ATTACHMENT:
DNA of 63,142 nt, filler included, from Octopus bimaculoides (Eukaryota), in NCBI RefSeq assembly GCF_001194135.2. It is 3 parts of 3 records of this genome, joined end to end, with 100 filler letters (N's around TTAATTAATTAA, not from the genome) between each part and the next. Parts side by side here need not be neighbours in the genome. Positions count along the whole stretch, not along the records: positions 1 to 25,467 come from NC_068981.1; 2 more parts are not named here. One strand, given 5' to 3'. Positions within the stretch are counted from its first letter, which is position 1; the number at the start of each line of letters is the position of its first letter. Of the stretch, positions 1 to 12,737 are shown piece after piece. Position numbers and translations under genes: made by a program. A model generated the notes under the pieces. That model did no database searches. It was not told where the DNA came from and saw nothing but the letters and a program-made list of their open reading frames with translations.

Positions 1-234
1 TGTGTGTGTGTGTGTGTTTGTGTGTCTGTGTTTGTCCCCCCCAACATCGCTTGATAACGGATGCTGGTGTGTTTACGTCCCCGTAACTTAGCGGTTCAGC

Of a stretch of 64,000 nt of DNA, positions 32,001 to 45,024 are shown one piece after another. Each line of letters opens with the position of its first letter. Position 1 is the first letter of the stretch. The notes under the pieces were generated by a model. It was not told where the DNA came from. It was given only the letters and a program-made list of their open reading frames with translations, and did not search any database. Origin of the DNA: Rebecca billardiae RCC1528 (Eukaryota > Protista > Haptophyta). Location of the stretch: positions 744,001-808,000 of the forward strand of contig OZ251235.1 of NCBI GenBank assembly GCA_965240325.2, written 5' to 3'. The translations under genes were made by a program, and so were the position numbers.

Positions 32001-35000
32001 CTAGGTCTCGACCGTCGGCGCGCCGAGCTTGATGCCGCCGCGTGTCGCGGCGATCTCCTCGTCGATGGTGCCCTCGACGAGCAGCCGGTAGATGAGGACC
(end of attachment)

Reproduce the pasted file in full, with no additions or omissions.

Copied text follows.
DNA of 63,142 nt, filler included, from Octopus bimaculoides (Eukaryota), in NCBI RefSeq assembly GCF_001194135.2. It is 3 parts of 3 records of this genome, joined end to end, with 100 filler letters (N's around TTAATTAATTAA, not from the genome) between each part and the next. Parts side by side here need not be neighbours in the genome. Positions count along the whole stretch, not along the records: positions 1 to 25,467 come from NC_068981.1; 2 more parts are not named here. One strand, given 5' to 3'. Positions within the stretch are counted from its first letter, which is position 1; the number at the start of each line of letters is the position of its first letter. Of the stretch, positions 1 to 12,737 are shown piece after piece. Position numbers and translations under genes: made by a program. A model generated the notes under the pieces. That model did no database searches. It was not told where the DNA came from and saw nothing but the letters and a program-made list of their open reading frames with translations.

Positions 1-234
1 TGTGTGTGTGTGTGTGTTTGTGTGTCTGTGTTTGTCCCCCCCAACATCGCTTGATAACGGATGCTGGTGTGTTTACGTCCCCGTAACTTAGCGGTTCAGC

Of a stretch of 64,000 nt of DNA, positions 32,001 to 45,024 are shown one piece after another. Each line of letters opens with the position of its first letter. Position 1 is the first letter of the stretch. The notes under the pieces were generated by a model. It was not told where the DNA came from. It was given only the letters and a program-made list of their open reading frames with translations, and did not search any database. Origin of the DNA: Rebecca billardiae RCC1528 (Eukaryota > Protista > Haptophyta). Location of the stretch: positions 744,001-808,000 of the forward strand of contig OZ251235.1 of NCBI GenBank assembly GCA_965240325.2, written 5' to 3'. The translations under genes were made by a program, and so were the position numbers.

Positions 32001-35000
32001 CTAGGTCTCGACCGTCGGCGCGCCGAGCTTGATGCCGCCGCGTGTCGCGGCGATCTCCTCGTCGATGGTGCCCTCGACGAGCAGCCGGTAGATGAGGACC